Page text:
Wednesday, May 23, 2012

play with your food

I wish I could say I love it when my kids make a creative mess, but I can't.

I'll admit it, it makes me a little stressed. It seems as though it always happens the hour before dinner. There will be homework, pens, pencils, crayons, dominoes, books, whatever takes their fancy strewn across the table.

Tonight was no exception, in fact tonight it was a bigger mess than usual. The mess was (of course) a good mess, a map of Terreria. For that hour a huge sheet of cartridge became an imaginary world containing rivers, rocky terrain, hide outs, and underground mines. Kudos to my enthusiastic husband for taking a computer game and translating it to paper and keeping Phoenix off the laptop. He was making it easy, sitting with Phoenix in his lap, taking turns drawing and colouring.  Just nice.

Where there is pen and paper and drawing it is difficult to keep Beatrix away. She claimed her little corner, too.  Then more than a corner, then she's still working on it when everyone else has moved on to something else.  Probably go back and work on it tomorrow, too.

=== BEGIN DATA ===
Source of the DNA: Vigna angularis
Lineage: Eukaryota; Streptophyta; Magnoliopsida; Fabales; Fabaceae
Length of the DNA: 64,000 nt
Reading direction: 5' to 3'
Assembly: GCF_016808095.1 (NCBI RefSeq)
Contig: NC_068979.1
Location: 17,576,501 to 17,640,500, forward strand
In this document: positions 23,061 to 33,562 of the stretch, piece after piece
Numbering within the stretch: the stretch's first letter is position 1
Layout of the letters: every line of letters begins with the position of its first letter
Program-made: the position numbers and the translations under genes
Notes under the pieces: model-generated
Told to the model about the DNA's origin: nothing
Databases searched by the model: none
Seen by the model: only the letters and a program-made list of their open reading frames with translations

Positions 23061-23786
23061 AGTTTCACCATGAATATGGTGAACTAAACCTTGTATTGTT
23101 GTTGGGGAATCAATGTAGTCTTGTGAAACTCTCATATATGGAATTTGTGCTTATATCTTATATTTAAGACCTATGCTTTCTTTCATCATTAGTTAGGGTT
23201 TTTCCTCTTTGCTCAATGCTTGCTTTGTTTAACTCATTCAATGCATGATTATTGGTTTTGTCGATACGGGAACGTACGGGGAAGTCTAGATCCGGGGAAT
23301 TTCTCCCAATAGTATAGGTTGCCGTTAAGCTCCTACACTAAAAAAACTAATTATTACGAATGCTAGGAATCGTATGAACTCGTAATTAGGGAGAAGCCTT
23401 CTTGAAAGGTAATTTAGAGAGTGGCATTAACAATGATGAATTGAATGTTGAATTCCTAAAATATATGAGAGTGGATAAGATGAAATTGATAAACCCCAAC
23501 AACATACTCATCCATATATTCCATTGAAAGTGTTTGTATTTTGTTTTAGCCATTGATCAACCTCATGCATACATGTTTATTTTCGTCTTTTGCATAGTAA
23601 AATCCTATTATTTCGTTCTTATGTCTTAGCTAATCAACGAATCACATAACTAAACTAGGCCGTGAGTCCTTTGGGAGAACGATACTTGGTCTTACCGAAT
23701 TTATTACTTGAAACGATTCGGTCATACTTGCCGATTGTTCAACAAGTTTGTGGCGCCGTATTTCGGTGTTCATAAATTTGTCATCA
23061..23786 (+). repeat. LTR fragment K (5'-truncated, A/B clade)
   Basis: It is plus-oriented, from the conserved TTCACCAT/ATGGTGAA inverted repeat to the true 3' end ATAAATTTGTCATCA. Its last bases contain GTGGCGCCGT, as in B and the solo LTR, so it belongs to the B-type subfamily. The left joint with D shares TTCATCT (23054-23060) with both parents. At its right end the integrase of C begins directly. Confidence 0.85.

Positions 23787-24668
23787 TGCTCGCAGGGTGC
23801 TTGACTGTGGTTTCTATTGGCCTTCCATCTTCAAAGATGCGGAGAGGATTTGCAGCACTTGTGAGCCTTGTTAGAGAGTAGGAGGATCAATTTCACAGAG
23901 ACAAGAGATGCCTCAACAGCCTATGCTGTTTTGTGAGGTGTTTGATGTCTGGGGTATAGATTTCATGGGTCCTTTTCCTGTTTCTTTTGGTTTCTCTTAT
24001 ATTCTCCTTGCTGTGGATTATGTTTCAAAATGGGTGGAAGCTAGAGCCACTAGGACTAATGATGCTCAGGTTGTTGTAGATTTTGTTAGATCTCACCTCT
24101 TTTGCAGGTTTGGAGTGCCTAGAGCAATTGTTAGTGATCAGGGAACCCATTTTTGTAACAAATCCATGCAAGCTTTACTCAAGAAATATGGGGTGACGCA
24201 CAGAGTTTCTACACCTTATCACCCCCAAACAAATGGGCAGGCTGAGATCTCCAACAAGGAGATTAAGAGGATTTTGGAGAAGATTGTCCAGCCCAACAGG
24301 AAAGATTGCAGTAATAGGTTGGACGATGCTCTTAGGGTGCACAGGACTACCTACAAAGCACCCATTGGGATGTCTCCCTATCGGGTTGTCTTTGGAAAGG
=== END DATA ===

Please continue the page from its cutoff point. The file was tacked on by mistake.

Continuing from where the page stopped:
Here is where this story of play spilt over into food, it's always about the food with us isn't it?

The table being the colossal mess that it was, we could have either stalled dinner and cleared it up (and risked a thick-set polenta) or we could pour it out onto chopping board and eat it right there. That's how my mother tells us she and her family did when she was little in Italy. Kudos again to Aaron for suggesting that tonight.

I didn't take much convincing, and it was pleasantly like my mother describes the experience. We stood around the chopping block eating hot creamy polenta with mascapone and parmasen, bubping elbows and laughing and chatting. Aaron and I had spicy Italian pork sausages, and there were some lovely beef ones for the kids.  We also had Broccolini and Chinese broccoli sautéed in garlic to go with it all.

But the before-dinner activities had put us in mood of maps. We lay out our rivers and hills in polenta, a rain of parmasen covered the moors, and we were giants wielding sausages, claiming victory when we'd eaten away our section of polentenous terrain. And they ate it all, kudos again again!

If you'd like Beatrix's sure-fire recipe for the polenta we had, it's here. I wish I had the recipe for the love, the laughter, the pure joy of family we had.  I'd sure share it around if I did.

tools of the trade 1I  tools of the trade 2III  the whole world curl a wild hexagon appears calm in the storm pour leave a little the first stone is cast lines are drawn let loose the dogs of war Sweden always wins